A Bad Day



I blew out the front tire of my bike, trying to hop it over the curb at 6th Street and Avenue C.

“Fucking shit,” I muttered, dismounting to check out the bent spokes and twisted rim.  I’d have to walk my busted bike back to my apartment building, then carry it up the four flights to my cluttered railroad flat where I’d try to fix it.

Freeze,” a guy with a brown bag over his forearm hissed. “I got a gun in here that says I now own some wheels.  Take your hands off the bike and walk away and don’t look back or I’ll fucking kill you!”

I returned to my apartment to find the door kicked in and the lock smashed.  All of my good stuff, such as it was, was gone.

I walked over to Avenue A and bought a new lock and a sandwich and then went back to my building.  As I entered a voice called out from the darkness under the stairwell: “Stick ‘em up!”

What the fuck!” I said, “I just got robbed! I got nothing left!”

“What’s in the bag?” the voice asked.

“A new lock and a sandwich,” I answered.

“Hand ‘em over,” the voice said.

“Can I at least keep the sandwich?” I asked.

“No,” the voice answered.


* * *


Ron Kolm is one of the founding members of the Unbearables literary collective, and an editor of several of their anthologies, the most recent being The Unbearables Big Book of Sex! Ron is a contributing editor of Sensitive Skin magazine and the editor of the Evergreen Review. He is the author of The Plastic Factory and the co-author, with Jim Feast, of the novel, Neo Phobe. A collection of his poems, Divine Comedy, was published by Fly By Night Press last year, and a new one, Suburban Ambush, has just come out from Autonomedia.  He’s had work published in Live Mag!, Gathering of the Tribes, the Poetry Super Highway, Urban Graffiti, MungBeing and the Outlaw Bible of American Poetry. Kolm’s papers were purchased by the New York University library, where they’ve been cataloged in the Fales Collection as part of the Downtown Writers Group.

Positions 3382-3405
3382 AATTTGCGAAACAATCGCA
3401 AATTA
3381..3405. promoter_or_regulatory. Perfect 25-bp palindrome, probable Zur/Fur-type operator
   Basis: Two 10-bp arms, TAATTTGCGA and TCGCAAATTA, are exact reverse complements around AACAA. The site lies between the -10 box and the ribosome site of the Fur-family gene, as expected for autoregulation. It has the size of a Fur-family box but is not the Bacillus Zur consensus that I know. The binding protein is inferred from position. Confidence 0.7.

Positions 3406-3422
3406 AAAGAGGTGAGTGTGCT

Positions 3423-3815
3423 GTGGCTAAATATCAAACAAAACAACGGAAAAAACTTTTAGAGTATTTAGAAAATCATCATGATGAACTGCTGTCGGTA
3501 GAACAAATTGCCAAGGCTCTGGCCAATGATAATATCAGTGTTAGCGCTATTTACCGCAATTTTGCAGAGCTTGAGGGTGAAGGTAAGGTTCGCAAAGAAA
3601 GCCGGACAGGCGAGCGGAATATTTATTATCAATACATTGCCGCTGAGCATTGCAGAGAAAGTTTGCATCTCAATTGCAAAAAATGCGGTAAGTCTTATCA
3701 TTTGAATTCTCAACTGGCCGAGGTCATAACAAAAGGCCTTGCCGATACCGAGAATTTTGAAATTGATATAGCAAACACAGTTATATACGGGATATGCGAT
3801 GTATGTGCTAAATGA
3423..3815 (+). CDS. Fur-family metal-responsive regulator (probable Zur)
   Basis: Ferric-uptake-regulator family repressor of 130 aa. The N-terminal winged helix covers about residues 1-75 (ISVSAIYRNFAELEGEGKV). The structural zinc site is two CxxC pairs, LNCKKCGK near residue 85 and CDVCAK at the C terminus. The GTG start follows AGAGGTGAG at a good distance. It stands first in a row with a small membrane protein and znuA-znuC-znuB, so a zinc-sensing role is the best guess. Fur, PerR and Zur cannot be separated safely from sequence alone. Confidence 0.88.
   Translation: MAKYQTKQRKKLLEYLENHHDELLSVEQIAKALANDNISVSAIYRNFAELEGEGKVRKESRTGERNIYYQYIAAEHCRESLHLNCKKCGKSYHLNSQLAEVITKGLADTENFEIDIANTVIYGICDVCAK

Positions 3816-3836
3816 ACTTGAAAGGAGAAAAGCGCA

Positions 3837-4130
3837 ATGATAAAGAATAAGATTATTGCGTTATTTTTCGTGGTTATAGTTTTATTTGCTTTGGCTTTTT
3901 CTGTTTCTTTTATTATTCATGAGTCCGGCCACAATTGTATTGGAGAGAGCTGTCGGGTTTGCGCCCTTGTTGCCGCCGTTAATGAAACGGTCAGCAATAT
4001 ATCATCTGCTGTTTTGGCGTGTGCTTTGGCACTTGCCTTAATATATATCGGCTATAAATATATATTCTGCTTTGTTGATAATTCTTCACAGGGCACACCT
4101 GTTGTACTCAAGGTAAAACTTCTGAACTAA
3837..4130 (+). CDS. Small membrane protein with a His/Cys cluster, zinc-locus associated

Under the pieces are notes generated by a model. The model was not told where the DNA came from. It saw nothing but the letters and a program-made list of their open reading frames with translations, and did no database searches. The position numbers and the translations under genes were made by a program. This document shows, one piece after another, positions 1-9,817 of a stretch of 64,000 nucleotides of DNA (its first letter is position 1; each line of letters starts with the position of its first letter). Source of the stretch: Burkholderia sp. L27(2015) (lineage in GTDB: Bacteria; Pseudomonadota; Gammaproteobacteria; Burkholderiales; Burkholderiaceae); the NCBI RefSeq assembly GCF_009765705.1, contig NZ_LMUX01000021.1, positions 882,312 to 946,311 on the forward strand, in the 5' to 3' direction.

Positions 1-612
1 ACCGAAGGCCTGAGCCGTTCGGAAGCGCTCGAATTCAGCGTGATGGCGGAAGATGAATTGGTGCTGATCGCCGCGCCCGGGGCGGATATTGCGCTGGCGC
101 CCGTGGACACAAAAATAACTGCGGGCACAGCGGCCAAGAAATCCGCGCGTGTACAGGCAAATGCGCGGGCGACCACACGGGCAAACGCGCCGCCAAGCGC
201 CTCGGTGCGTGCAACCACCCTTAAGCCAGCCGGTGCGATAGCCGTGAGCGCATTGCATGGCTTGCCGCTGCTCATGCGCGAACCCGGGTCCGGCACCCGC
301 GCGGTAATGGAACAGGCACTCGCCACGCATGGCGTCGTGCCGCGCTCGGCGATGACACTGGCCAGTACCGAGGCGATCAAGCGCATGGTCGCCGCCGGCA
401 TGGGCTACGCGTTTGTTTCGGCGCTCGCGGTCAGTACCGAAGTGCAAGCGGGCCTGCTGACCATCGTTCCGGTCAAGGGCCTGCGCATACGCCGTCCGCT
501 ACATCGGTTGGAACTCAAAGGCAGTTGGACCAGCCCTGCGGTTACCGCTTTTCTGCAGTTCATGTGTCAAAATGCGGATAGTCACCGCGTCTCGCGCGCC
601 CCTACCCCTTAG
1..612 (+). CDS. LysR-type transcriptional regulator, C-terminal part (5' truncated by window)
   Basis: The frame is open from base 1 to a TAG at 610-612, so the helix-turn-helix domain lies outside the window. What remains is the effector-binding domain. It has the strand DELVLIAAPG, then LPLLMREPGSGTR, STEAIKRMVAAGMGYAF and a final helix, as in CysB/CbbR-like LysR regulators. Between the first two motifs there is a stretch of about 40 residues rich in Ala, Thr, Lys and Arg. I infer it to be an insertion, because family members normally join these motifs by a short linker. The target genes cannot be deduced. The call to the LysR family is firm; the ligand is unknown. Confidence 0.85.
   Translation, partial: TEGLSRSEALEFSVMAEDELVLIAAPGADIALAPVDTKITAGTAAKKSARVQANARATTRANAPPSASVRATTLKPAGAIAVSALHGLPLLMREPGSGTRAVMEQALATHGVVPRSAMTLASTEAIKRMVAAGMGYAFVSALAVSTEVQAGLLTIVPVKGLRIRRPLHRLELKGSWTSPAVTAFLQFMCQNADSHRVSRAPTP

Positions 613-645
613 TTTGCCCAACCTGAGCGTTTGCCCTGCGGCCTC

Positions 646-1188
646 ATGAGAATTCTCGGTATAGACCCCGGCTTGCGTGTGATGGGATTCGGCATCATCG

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3 Responses to Flash Fiction by Ron Kolm

  1. Love it! I’m not truly, of course, in favor of people being menaced and robbed, but at times it occurs to me that a little selectively applied danger is just the ticket for today’s blithe young denizens of the LES and East Village.

  2. Amy Barone says:

    What an entertaining, piece. Have to admit I laughed out loud when I reached the ending, despite all the adversity. Way to go, Ron.

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